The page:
Me and my friend were watching the sunset on the same location (at my country the latitude is approximately 40 degrees). I am at sea level and my friend is at an elevation. He observed the sunset with a difference of about 4 minutes than me. He is a physicist so he challenged me to find out his elevation. Any ideas on how to use these information and win the challenge? I found some information on Wikipedia here but cannot understand a lot. Any idea on how to solve this will be appreciated. Thanks in advance for your help.
The page you refer to is about sunrise/sunset throughout the year, but what you really care about is differences in the geometry on one day. This is sometimes expressed as different observers seeing the horizon at different distances, or sometimes as an angle, a “dip” of the horizon when seen from higher altitude. Thinking about that geometry should get you started on working out the answer.
Let's assume your friend and yourself are at the exact same coordinates but at different altitudes (e.g. right at the edge of a cliff or in the same building but on different floors).
Both latitude and longitude influence the time of sunset, so if you and your friend are at different locations, you don't have enough information to answer the question.
Astral seems like an interesting library for your task:
Astral is a python package for calculating the times of various aspects of the sun and phases of the moon.
It takes observer's elevation into account :
The times of the sun that you experience depend on what obscurs your view of it. It may either be obscured by the horizon or some other geographical feature (e.g. mountains)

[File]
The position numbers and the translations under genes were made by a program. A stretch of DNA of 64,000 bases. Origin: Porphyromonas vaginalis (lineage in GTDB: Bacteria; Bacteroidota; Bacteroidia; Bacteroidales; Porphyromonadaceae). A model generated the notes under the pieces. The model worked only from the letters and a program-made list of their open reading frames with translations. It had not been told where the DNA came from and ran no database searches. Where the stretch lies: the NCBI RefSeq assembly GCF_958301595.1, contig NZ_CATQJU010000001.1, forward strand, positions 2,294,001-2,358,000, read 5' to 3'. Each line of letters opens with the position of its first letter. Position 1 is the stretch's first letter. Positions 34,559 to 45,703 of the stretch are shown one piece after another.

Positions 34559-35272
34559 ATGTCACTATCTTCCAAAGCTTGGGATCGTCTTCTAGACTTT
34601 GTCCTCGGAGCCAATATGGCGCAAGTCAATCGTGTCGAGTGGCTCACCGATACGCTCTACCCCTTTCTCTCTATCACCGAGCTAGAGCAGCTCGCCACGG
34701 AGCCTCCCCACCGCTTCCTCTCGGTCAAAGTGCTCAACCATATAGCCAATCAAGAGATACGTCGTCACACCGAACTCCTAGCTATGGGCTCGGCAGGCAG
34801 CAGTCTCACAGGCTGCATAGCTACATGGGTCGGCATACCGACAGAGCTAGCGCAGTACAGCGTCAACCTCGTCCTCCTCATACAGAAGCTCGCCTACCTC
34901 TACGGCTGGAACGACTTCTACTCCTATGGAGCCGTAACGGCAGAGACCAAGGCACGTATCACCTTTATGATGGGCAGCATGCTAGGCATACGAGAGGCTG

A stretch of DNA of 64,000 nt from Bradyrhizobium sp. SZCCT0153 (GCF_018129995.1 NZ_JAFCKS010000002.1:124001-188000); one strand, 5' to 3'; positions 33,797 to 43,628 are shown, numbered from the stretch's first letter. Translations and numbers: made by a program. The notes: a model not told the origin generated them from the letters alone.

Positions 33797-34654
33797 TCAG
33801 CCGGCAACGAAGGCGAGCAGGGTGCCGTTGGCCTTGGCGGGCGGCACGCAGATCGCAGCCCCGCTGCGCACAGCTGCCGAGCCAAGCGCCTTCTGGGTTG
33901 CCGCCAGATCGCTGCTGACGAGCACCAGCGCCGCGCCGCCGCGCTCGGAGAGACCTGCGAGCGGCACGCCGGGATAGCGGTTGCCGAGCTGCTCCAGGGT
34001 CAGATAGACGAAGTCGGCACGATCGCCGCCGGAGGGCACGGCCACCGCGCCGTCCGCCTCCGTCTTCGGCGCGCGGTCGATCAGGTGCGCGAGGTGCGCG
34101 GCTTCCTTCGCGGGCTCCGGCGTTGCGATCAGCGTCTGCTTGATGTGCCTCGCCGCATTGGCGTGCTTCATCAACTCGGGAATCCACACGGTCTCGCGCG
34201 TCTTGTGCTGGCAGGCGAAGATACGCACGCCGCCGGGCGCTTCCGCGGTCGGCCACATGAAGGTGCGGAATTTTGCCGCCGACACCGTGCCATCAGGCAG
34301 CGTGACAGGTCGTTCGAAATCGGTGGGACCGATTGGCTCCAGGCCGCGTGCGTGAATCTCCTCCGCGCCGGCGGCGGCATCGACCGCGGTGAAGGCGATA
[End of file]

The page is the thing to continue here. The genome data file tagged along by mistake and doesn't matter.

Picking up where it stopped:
If what obscures you at ground level is the horizon and you are at a elevation above ground level then the times of the sun depends on how far further round the earth you can see due to your elevation (the sun rises earlier and sets later).
After installing the package (version 2.2.), it's an easy task to calculate sunrise time for a given location and date. I chose Barcelona because it's close to 40°N and at sea-level:
# pip install 'astral==2.2' from astral import LocationInfo, sun from astral.location import Location loc = Location(LocationInfo('Barcelona','Spain', 'Europe/Madrid', 41.3851, 2.1734)) loc.sunset(observer_elevation=0) #=> datetime.datetime(2020, 6, 12, 21, 25, 6, 803485, tzinfo=<DstTzInfo 'Europe/Madrid' CEST+2:00:00 DST>)
The last argument is the elevation. After playing with it for a while, it looks like an observer at 715m elevation will see the sunset 4 minutes later than an observer on the beach:
loc.sunset(observer_elevation=715) # => datetime.datetime(2020, 6, 12, 21, 29, 6, 987591, tzinfo=<DstTzInfo 'Europe/Madrid' CEST+2:00:00 DST>)
The algorithm was buggy in previous versions and has been updated.
Time offset vs elevation
Here's a small diagram. I'm not sure why the curve looks like this:
import matplotlib.pyplot as plt import numpy as np elevations = np.linspace(0, 2000, 1000) sunsets = [(loc.sunset(observer_elevation=z) - loc.sunset(observer_elevation=0)).seconds/60 for z in elevations] ax = plt.subplot() plt.plot(elevations, sunsets, label="Sunset time offset") ax.set_title("Sunset in Barcelona") ax.set_xlabel('Elevation [m]') ax.set_ylabel('Offset [minutes]') plt.show()